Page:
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Monica Pickard spent twenty years of her adult life as a child care provider. During that time, with the help of her husband, she raised her son who has been diagnosed with Autism and Developmental Delay. She learned to navigate a world that was new to her – the world of Special Needs. She now shares these experiences and the wisdom they taught her, with love and heartfelt compassion for the human condition.

Friday, January 24, 2014

Fear of Being You

“It is a sad day when you find out that it is not accident or time or fortune, but just yourself, that kept things from you.” ~ Lillian Hellman

            There is a very important lesson we can learn from people with mental challenges. It is to be ourselves without fear of judgment. Many people with mental challenges do not fear what other people think of them. They behave how they want to, they say what they want to, they dance like nobody’s watching and they have no fear of being judged. Imagine living like that! How much more fun would dancing be? How much more rich would your life feel? The most important question is who would you truly become?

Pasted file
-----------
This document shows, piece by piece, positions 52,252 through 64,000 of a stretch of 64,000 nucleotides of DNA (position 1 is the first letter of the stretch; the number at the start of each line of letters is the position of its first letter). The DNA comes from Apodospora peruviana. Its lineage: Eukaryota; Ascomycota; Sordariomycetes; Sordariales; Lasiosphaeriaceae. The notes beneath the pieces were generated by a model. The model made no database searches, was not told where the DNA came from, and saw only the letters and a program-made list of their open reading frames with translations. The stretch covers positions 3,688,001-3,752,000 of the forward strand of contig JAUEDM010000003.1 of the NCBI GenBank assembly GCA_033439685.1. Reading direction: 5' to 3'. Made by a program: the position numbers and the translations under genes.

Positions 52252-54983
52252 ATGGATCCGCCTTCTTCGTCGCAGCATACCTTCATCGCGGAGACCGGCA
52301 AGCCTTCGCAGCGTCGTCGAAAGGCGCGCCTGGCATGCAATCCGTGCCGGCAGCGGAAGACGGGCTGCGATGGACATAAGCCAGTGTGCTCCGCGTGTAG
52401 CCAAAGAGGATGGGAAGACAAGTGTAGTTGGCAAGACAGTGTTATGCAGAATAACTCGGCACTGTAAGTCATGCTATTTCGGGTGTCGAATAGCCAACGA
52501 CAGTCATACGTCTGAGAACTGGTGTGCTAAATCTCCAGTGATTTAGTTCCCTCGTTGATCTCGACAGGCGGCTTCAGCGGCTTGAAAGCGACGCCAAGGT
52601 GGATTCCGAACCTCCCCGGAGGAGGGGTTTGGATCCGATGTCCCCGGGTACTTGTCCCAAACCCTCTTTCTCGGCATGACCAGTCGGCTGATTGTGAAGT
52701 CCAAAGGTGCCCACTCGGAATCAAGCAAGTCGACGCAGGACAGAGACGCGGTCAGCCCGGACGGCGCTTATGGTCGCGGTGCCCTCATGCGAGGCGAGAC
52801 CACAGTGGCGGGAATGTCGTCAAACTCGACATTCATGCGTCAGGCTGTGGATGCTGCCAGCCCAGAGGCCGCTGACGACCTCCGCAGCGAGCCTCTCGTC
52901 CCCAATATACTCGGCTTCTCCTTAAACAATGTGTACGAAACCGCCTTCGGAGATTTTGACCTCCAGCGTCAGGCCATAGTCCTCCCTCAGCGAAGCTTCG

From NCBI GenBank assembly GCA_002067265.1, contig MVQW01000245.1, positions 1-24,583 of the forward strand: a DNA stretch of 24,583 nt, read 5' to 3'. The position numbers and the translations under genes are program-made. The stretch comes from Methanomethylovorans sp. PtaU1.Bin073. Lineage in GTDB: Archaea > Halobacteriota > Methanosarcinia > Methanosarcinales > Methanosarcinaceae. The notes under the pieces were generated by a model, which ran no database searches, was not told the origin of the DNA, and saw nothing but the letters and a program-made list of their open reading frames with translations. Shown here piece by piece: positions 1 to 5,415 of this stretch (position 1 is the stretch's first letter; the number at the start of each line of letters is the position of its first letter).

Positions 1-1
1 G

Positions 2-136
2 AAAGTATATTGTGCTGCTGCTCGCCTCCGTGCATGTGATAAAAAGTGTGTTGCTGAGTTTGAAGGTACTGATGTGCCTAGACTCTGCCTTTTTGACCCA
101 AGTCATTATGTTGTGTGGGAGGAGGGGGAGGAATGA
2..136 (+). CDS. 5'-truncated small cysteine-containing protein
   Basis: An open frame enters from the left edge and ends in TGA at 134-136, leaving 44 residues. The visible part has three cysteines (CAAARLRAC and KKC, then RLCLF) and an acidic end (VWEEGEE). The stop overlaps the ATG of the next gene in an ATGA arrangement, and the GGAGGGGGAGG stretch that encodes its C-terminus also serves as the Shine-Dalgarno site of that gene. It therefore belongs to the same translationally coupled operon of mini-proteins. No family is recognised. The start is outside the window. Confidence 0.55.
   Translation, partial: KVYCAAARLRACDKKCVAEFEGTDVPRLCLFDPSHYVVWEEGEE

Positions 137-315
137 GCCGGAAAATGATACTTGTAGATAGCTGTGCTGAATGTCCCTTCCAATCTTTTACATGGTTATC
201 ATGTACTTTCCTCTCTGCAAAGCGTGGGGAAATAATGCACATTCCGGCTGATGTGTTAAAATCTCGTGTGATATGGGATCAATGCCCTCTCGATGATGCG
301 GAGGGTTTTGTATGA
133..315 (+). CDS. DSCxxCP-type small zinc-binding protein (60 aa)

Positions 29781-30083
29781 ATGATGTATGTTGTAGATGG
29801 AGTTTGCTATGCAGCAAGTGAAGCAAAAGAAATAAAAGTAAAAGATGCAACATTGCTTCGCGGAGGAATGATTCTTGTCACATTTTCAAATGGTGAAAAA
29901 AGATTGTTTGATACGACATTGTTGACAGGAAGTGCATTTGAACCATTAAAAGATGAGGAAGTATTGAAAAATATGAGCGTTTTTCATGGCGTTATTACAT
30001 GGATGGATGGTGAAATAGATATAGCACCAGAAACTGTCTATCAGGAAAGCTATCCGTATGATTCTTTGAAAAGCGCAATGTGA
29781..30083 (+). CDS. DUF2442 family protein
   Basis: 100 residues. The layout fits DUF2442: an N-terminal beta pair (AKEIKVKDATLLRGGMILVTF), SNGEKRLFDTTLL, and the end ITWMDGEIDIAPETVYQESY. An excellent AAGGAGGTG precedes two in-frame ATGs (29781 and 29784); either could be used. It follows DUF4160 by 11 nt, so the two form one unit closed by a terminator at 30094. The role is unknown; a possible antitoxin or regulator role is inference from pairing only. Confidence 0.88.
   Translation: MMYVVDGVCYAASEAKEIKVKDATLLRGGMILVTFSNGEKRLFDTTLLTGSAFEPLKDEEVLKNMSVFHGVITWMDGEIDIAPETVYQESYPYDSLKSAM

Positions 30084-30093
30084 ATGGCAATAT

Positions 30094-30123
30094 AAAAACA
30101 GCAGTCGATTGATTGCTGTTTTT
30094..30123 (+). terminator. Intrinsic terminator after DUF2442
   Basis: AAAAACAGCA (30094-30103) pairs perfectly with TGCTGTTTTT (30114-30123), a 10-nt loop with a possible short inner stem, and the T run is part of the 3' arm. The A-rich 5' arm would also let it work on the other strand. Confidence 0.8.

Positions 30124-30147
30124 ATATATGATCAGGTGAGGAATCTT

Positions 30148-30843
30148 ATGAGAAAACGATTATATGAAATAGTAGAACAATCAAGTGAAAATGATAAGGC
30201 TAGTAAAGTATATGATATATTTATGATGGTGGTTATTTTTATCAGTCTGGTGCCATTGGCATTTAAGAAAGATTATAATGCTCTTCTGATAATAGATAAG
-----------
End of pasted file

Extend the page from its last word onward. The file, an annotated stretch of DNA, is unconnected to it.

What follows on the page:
I love to walk into a store with my son, Joshua. If he is wearing a hat he takes it off and waves it in the air, if he does not have one he pretends to wave one in the air, either way, he walks swiftly along 
with a very pronounced bounce in his step. He is happy to be there and he shows the world with his celebration. Some people look at him like he has some marbles loose, but he does not notice. If he sees someone looking at him he just continues his celebration right on past them. I remember the first time he did it, I thought, “Oh Lord, people are going to think he is nuts!” But then I realized I did not care because I know that what people think is never about the object of their judgment, but about their own fear of judgment. It is a joy to see Joshua that way. It is a gift to watch him at Special Olympics practices, too. Sometimes he gets so excited he does a skipping type of thing and he reminds me of a character I have always loved, Martin Short’s Ed Grimley. At basketball practice, he lobs the ball towards the hoop in a casual manner. It does not come close to hitting the hoop, but he does not care. In the spring, he competes in the men’s 50 meter run at Special Olympics, but for Josh, it is not about winning. He just loves being there. He starts the race pretty well. As soon as the starter pistol fires he takes off running, as he gets about half way to the finish line he begins to walk, sometimes he stops and waves to the crowd. The crowd is shouting, “Run, Josh, go!” but he just turns and continues on as if he has all the time in the world. It is not about the destination or winning for him; his joy is in the moment. We could all learn a lot from him about being authentic and enjoying life in this moment without being attached to outcomes. I think about my school days in gym class, never wanting to play sports because I feared being judged for not performing well. It would have been so much more fun if I did not fear the judgment!